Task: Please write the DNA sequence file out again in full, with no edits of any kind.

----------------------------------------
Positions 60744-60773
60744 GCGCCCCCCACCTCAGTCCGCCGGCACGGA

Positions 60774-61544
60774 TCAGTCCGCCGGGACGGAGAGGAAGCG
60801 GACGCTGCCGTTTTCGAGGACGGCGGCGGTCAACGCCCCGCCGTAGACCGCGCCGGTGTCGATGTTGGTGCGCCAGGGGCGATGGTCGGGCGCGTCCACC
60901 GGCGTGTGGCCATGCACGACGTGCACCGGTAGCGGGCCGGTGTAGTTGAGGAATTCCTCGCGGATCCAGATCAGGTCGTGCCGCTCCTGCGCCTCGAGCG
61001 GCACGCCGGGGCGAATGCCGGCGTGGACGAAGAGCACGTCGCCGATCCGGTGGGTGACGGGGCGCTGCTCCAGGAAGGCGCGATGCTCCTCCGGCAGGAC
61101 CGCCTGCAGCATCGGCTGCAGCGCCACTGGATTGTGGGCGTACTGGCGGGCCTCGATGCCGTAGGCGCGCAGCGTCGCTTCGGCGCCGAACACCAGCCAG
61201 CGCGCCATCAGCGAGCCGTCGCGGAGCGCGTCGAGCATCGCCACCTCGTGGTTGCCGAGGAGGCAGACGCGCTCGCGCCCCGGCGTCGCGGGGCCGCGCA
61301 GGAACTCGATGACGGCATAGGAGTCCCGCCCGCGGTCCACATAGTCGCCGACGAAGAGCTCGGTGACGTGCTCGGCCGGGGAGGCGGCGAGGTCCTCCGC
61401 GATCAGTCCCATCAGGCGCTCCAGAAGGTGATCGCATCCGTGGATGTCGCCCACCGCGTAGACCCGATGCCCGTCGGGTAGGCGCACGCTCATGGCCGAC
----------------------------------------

Positions 60744-60773
60744 GCGCCCCCCACCTCAGTCCGCCGGCACGGA

Positions 60774-61544
60774 TCAGTCCGCCGGGACGGAGAGGAAGCG
60801 GACGCTGCCGTTTTCGAGGACGGCGGCGGTCAACGCCCCGCCGTAGACCGCGCCGGTGTCGATGTTGGTGCGCCAGGGGCGATGGTCGGGCGCGTCCACC
60901 GGCGTGTGGCCATGCACGACGTGCACCGGTAGCGGGCCGGTGTAGTTGAGGAATTCCTCGCGGATCCAGATCAGGTCGTGCCGCTCCTGCGCCTCGAGCG
61001 GCACGCCGGGGCGAATGCCGGCGTGGACGAAGAGCACGTCGCCGATCCGGTGGGTGACGGGGCGCTGCTCCAGGAAGGCGCGATGCTCCTCCGGCAGGAC
61101 CGCCTGCAGCATCGGCTGCAGCGCCACTGGATTGTGGGCGTACTGGCGGGCCTCGATGCCGTAGGCGCGCAGCGTCGCTTCGGCGCCGAACACCAGCCAG
61201 CGCGCCATCAGCGAGCCGTCGCGGAGCGCGTCGAGCATCGCCACCTCGTGGTTGCCGAGGAGGCAGACGCGCTCGCGCCCCGGCGTCGCGGGGCCGCGCA
61301 GGAACTCGATGACGGCATAGGAGTCCCGCCCGCGGTCCACATAGTCGCCGACGAAGAGCTCGGTGACGTGCTCGGCCGGGGAGGCGGCGAGGTCCTCCGC
61401 GATCAGTCCCATCAGGCGCTCCAGAAGGTGATCGCATCCGTGGATGTCGCCCACCGCGTAGACCCGATGCCCGTCGGGTAGGCGCACGCTCATGGCCGAC